Early-warning system for ecosystem changes
Carbon, oxygen, hydrogen and nitrogen – these four crucial elements for life and their compounds are processed by plants, animals and microorganisms and are spread via air and water. The Max Planck Institute for Biogeochemistry studies these global material cycles and the biological, chemical and physical processes associated with them. The scientists in Jena aim to reach a better understanding of the complex interaction of organisms in and on the soil, of greenhouse gases in the atmosphere, of human influence on these processes, and the ways in which ecosystems react to the different challenges they face, such as changes in the climate and species diversity.
The Molecular Biogeochemistry Research Group led by Gerd Gleixner identifies key processes in the global biogeochemical material cycles and studies these processes at molecular level with a view to understanding the changes in ecosystems and identifying them at an early stage. This helps to take measures in good time, ensuring that important ecosystem functions are conserved in a changing environment. The focus of the Group's research lies in the study of the so-called "critical zone of Earth" – Earth's vulnerable skin in which rock, soil, water, air and living plants, animals and microorganisms interact. Interactions taking place in this zone have a major impact on the carbon cycle and, as a result influence climate change and life-conserving ecosystem functions, like food production and water quality.
Dissolved organic matter (DOM) in water is particularly suited to the study of these processes, as these mobile substances can be transported between different parts of the system. Dissolved organic compounds contain an ecosystem’s “molecular fingerprint”. These "molecular fingerprints" can be read and characterized using state-of-the-art, complex analysis methods, for example electrospray ionization Fourier transform ion cyclotron resonance mass spectrometry and nuclear magnetic resonance spectrometry. The aim is to identify new marker substances in the molecular fingerprint of ecosystems, which can help to elucidate these processes. The focus here is on identifying how strongly certain environmental parameters and the interaction of plants and microorganisms in an ecosystem influence the molecular composition of organic compounds. The first step to achieving this involves examination of a systematic set of environmental parameters and ecosystem types.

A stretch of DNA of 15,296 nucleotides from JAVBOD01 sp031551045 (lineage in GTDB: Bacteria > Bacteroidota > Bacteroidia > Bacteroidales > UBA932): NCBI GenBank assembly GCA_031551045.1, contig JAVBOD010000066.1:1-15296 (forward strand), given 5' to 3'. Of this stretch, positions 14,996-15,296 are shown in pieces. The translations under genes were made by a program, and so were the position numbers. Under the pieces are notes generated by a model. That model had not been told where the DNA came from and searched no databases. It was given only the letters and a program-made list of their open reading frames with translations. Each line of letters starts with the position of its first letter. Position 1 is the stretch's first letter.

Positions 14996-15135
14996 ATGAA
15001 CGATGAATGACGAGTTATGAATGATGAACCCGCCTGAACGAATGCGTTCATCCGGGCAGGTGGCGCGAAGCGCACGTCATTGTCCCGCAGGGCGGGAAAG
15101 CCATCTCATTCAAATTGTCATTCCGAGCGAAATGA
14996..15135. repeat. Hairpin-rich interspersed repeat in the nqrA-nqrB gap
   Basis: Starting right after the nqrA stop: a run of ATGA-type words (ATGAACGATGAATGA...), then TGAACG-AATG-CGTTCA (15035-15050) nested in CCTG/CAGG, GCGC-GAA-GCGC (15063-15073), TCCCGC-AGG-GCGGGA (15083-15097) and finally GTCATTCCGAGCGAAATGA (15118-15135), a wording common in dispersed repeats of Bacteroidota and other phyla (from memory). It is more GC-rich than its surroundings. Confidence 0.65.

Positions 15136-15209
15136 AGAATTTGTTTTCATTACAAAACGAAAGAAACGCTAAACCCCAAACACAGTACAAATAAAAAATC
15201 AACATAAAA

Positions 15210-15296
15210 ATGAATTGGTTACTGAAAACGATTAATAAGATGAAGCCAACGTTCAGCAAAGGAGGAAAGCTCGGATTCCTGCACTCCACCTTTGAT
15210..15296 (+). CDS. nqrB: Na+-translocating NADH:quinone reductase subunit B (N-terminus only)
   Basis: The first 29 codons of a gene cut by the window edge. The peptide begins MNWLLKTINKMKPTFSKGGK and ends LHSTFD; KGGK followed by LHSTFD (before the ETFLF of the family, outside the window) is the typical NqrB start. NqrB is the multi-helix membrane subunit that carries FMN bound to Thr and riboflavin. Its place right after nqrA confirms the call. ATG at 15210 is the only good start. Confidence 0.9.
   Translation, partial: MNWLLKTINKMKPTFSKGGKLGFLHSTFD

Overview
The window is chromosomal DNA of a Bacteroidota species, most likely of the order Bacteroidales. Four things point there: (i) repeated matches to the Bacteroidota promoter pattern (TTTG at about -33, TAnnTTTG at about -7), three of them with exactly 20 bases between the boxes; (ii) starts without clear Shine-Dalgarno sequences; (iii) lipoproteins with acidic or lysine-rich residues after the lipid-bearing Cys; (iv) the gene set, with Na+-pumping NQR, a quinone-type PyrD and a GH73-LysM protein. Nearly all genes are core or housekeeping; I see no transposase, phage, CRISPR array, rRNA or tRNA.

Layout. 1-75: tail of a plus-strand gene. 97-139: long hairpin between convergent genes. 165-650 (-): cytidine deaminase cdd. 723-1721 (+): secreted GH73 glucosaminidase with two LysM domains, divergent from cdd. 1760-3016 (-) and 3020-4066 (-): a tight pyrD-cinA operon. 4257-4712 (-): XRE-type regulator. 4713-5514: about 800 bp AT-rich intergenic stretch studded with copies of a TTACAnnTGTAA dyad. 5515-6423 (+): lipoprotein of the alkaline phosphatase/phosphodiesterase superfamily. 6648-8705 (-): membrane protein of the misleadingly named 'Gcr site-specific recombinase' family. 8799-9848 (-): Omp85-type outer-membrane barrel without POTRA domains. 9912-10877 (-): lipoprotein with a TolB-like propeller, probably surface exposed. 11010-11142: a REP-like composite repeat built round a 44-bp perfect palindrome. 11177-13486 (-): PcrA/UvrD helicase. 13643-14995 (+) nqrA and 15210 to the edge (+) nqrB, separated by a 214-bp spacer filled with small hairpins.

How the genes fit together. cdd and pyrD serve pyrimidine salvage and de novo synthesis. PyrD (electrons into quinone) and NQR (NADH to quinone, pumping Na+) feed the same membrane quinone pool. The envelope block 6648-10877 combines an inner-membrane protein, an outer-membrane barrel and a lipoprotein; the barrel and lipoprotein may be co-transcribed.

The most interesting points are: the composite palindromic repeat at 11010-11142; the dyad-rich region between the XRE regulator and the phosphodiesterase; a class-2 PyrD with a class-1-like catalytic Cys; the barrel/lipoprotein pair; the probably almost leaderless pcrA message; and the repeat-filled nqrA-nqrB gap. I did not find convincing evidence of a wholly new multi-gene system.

What the molecular fingerprint reveals
Previous findings show that pH value and temperature are important influencing factors on the molecular fingerprint. However, it appears that vegetation composition also has a considerable influence on the composition of DOM. Major changes can be observed in the molecular fingerprint of the upper 60 centimeters of mineral soil. Findings indicate that a fresh plant signal rapidly disappears on entering the soil and a microbially-influenced signal exists. Therefore, it is conceivable that cleaning capacity and capability of soils can be described with the help of individual markers.
Based on the results already obtained, the Max Planck Institute for Biogeochemistry is now working on differentiating the influence of vegetation from that of pH value and site. This requires comparison of the molecular fingerprints of different types of vegetation grown in the same soil conditions, on the one hand, and comparison of the molecular fingerprints of the same vegetation grown at different sites, on the other. To characterize the fresh plant signal in soil more accurately, it is necessary to compare the molecular fingerprint of fresh plants with the molecular fingerprints in different stages of decomposition.
The project is supported by the Zwillenberg-Tietz Foundation, both through funding and infrastructure, as the foundation’s property includes a large estate in the Havelland area, located a one-hour drive West of Berlin. The estate is particularly suited to the long-term studies needed for the project, and site comparisons can be carried out on the estate, as the prevailing acid conditions in the sandy soil offer an ideal and necessary complement to existing study sites. The grassland vegetation complements existing study sites as concerns to vegetation and pH/site parameters, and it also enables direct comparison of the influence of vegetation (oaks vs. pines vs. grassland) in the case of comparable soil conditions. DOM measurements from the sites are regularly compared with atmospheric environmental influences, which are measured on-site by a weather station established specifically for the project.
Image: MPI for Biogeochemistry.